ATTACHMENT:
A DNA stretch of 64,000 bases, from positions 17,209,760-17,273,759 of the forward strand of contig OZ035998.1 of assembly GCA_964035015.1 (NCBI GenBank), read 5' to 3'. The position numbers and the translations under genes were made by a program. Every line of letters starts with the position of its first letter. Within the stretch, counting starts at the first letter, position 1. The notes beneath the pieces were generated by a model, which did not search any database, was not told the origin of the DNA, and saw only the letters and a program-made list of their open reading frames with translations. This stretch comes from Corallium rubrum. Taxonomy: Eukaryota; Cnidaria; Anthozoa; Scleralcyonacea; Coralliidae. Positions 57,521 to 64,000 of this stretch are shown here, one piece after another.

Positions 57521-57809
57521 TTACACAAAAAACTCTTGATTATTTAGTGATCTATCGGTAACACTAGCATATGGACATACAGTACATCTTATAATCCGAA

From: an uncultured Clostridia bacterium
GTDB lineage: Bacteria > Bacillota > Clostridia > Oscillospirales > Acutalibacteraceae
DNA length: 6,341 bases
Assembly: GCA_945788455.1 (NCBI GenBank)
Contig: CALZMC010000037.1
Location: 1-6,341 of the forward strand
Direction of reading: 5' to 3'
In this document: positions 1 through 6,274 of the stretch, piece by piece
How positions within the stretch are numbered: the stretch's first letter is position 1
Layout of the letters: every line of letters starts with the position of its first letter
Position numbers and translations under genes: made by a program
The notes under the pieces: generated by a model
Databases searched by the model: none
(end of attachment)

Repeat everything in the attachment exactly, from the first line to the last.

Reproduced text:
A DNA stretch of 64,000 bases, from positions 17,209,760-17,273,759 of the forward strand of contig OZ035998.1 of assembly GCA_964035015.1 (NCBI GenBank), read 5' to 3'. The position numbers and the translations under genes were made by a program. Every line of letters starts with the position of its first letter. Within the stretch, counting starts at the first letter, position 1. The notes beneath the pieces were generated by a model, which did not search any database, was not told the origin of the DNA, and saw only the letters and a program-made list of their open reading frames with translations. This stretch comes from Corallium rubrum. Taxonomy: Eukaryota; Cnidaria; Anthozoa; Scleralcyonacea; Coralliidae. Positions 57,521 to 64,000 of this stretch are shown here, one piece after another.

Positions 57521-57809
57521 TTACACAAAAAACTCTTGATTATTTAGTGATCTATCGGTAACACTAGCATATGGACATACAGTACATCTTATAATCCGAA

From: an uncultured Clostridia bacterium
GTDB lineage: Bacteria > Bacillota > Clostridia > Oscillospirales > Acutalibacteraceae
DNA length: 6,341 bases
Assembly: GCA_945788455.1 (NCBI GenBank)
Contig: CALZMC010000037.1
Location: 1-6,341 of the forward strand
Direction of reading: 5' to 3'
In this document: positions 1 through 6,274 of the stretch, piece by piece
How positions within the stretch are numbered: the stretch's first letter is position 1
Layout of the letters: every line of letters starts with the position of its first letter
Position numbers and translations under genes: made by a program
The notes under the pieces: generated by a model
Databases searched by the model: none